Not every Christmas movie requires the presence of Santa Claus and his reindeer or the sight of presents nestled underneath a lushly-decorated conifer tree. Sometimes a movie’s themes are enough to qualify it for holiday favorite status, even if Christmas itself isn’t explicitly mentioned. That’s the case with Living, the new drama that’s a too-rare star vehicle for beloved British character actor, Bill Nighy. Adapted from Akira Kurosawa’s classic 1952 film, Ikiru, the movie is explicitly about second chances and goodwill towards men and women — all things we think about when the calendar turns over to December.
But don’t take our word for it: Just ask Nighy himself about whether Living counts as a Christmas movie.
“I actually think it could, yeah,” the actor tells Yahoo Entertainment, noting that the film has been compared to one of the all-time classic Christmas movies, It’s a Wonderful Life. “There’s a similar trajectory for the central character. Also, there is snow at one point! So we do have that.”
In a neat bit of timing, Living is premiering in theaters nearly 20 years after Nighy’s other Christmastime classic, Love Actually. Released in 2003, Richard Curtis’s all-star holiday rom-com awarded him the scene-stealing role of over-the-hill rock star, Billy Mack — a part that completely changed his career trajectory. Though he worked steadily on stage and screen prior to Love Actually‘s release, that film led to major appearances in major Hollywood productions, from the Pirates of the Caribbean sequels to Detective Pikachu.
“I was surprised to get that role,” Nighy admits now. “At the time, I would not have been in the top 20 people expected to play that part! But I got lucky. They could have hired a proper singer that was really good. I’ve been required to sing in movies, but never like a professional singer. So I just tried to get in the atmosphere of the character and sing like he might sing. And, to me, he didn’t seem like someone who was very good, you know?”
What’s especially wonderful about Nighy’s performance is that he’s essentially playing Love Actually‘s version of Ebenezer Scrooge, the humbug at the center of Charles Dickens’s oft-told yarn, A Christmas Carol. Like his predecessor, Billy is a Christmastime cynic who is curt and dismissive to anyone that displays genuine holiday spirit, including his own Bob Cratchit-like manager, Joe (Gregor Fisher). But by the end of the movie, he learns to appreciate — if not necessarily adore — the reason for the season.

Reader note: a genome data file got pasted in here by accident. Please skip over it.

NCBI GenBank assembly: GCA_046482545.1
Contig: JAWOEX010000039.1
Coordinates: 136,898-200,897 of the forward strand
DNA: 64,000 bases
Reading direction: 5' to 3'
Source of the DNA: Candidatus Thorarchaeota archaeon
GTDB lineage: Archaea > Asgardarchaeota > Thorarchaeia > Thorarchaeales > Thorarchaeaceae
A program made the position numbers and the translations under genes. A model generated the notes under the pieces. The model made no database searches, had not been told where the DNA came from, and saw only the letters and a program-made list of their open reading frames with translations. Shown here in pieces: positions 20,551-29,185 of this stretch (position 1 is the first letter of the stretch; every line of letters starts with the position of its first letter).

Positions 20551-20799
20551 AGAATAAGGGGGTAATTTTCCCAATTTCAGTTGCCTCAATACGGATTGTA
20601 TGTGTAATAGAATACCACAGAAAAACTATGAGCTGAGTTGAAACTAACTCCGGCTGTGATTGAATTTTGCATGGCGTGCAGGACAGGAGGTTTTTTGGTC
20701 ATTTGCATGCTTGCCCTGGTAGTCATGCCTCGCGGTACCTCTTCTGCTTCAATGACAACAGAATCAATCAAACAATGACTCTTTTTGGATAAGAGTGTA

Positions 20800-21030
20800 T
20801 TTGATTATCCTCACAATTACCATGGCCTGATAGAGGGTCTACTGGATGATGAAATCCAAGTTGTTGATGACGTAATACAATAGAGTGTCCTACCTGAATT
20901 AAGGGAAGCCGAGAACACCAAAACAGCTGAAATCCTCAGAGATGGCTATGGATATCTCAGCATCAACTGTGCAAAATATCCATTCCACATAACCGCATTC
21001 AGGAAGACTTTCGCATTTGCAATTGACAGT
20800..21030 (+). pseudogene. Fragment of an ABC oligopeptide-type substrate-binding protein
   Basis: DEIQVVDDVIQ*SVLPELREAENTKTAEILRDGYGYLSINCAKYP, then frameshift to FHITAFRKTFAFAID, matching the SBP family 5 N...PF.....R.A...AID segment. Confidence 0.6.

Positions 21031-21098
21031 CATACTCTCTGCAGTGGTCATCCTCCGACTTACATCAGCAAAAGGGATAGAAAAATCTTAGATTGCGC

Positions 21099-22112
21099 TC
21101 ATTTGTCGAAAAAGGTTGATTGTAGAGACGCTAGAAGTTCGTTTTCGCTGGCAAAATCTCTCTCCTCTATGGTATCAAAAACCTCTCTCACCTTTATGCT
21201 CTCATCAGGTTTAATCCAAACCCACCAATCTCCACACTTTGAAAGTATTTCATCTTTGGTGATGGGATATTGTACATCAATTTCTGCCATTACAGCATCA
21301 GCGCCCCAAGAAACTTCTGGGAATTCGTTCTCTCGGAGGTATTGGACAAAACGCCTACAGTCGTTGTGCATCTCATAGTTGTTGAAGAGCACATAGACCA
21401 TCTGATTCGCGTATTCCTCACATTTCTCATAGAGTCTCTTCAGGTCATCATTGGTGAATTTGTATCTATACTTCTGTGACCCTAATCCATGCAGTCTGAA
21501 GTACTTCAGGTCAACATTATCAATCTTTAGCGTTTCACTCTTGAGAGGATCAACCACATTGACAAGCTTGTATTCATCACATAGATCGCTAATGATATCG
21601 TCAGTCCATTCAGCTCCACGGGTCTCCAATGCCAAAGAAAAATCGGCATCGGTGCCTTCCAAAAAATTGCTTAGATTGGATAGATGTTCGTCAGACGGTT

Asked whether he was consciously channeling Scrooge while playing Billy Mack, Nighy expresses delighted surprise at the parallel. “That’s very good! I had never thought of it that way, but that’s absolutely right. I must say that to Richard Curtis, because I wouldn’t be surprised if that occurred to him.” And, for the record, Nighy would be open to playing Scrooge for real if the right project came along. “I’ve been offered that role ever since I turned 65,” he says, laughing. “Those particular scripts weren’t quite exciting enough, but it’s a great part.”
In a recent Diane Sawyer-hosted special celebrating Love Actually‘s 20th anniversary, Curtis confessed to his greatest regret: the film’s lack of diversity. “[It] makes me feel uncomfortable and a bit stupid,” the writer/director admitted. And Nighy agrees that’s an aspect of the movie that dates it now. “If it were made now, it certainly would be [more diverse],” the actor says. “There have been many wonderful progressive developments in recent years. And there are always those people that wish to drag you back in time for their own toxic purposes, but it seems to me that we’re just getting started — and that’s exciting.”